• Bizzaro Galore

    Try doing it in 30 seconds (Anyone remember THAT show?). 90 seconds is actually plenty of time to do something and make it flashy and entertaining. Puck’s performance was pretty much that. Will everyone like it? Hell no. You can’t please everyone.

  • K.d. Younger

    AGT is a show for sheeple. The judges are dictating what is talent and what isn’t – just as same as Simon Cowell’s atrocity to the music industry – AMERICAN IDOL – stamp die cutting of what is an entertainer – or, in this case, what is a magician. (Or variety act artist.) There are many amazing acts that get the crap beat out of them due to what the judges state as their opinion. The sheeple watch the show to hear the judges opinion and see how they respond to the acts…and then make the informed decision based upon what they have heard. The first season winner, Terry Fator, actually did deserve his place. As for following years…singers, dancers…but variety artists? Amazing magicians, jugglers, physical comedians and skilled clown artists? Not really. all they get is 90 seconds of exposure and then trotted away.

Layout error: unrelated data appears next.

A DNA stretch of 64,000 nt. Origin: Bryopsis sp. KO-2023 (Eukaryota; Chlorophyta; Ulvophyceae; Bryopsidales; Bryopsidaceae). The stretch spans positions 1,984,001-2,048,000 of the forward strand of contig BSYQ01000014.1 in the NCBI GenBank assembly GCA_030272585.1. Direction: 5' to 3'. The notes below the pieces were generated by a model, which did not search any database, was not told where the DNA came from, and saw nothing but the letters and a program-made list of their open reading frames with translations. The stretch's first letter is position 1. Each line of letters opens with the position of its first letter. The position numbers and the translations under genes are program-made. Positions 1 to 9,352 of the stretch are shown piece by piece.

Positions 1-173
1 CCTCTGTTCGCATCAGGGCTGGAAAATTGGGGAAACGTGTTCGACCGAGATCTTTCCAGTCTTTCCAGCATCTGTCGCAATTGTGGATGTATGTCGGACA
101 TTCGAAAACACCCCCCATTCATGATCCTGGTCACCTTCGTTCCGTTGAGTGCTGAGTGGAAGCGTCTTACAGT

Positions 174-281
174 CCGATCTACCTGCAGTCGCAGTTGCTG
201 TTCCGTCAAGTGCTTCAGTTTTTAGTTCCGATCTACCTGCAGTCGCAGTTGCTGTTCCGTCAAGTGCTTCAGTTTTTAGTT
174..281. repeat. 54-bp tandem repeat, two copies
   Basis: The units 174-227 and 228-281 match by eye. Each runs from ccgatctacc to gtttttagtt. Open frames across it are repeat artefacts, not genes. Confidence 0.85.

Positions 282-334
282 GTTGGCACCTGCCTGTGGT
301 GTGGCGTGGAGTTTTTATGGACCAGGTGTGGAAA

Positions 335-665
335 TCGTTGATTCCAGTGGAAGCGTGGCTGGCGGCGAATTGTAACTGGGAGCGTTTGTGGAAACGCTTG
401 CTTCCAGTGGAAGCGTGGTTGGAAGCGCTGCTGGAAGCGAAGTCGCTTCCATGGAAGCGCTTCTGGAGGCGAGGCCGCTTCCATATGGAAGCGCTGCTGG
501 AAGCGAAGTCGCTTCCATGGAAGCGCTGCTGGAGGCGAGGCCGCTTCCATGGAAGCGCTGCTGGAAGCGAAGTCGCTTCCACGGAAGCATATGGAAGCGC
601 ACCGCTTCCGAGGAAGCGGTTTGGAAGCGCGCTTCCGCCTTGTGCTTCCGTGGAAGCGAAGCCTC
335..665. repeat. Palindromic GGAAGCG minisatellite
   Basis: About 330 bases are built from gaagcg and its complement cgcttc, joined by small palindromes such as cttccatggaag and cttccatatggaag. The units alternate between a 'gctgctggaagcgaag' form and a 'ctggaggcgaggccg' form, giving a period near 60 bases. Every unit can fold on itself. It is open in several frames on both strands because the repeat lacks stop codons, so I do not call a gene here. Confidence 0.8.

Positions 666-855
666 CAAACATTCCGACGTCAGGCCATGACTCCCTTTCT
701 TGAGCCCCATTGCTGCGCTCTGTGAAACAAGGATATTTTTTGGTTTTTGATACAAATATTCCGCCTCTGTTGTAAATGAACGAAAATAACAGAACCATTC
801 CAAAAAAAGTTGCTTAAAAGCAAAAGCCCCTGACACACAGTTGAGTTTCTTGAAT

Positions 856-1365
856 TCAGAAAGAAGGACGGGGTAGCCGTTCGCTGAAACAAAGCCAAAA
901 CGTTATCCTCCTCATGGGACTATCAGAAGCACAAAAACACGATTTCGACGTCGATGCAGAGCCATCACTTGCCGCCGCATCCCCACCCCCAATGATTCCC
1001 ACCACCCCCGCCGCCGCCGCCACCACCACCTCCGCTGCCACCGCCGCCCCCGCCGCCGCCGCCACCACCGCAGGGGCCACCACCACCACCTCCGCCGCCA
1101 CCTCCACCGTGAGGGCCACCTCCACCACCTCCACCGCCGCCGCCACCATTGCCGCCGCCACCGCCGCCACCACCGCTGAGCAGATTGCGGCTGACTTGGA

Puck’s handling of the Bogounia Ultimate Hank system was well done. I enjoy and admire both Puck and Sean’s amazing creation. But, Puck and his image fall into what those judges and our society tend to see and accept as the contemporary performance magician. And, with no discredit to that style, there is very limited artistry in such a performance in such a short amount of time. Sadly, attention span is something else that has vanished over the years…along with originality in style and presentation.

  • tomasiepants

    Yeah, I think everyone knows it’s fixed. They just don’t care. Just like politics… people KNOW there’s corruption, but never say/do anything.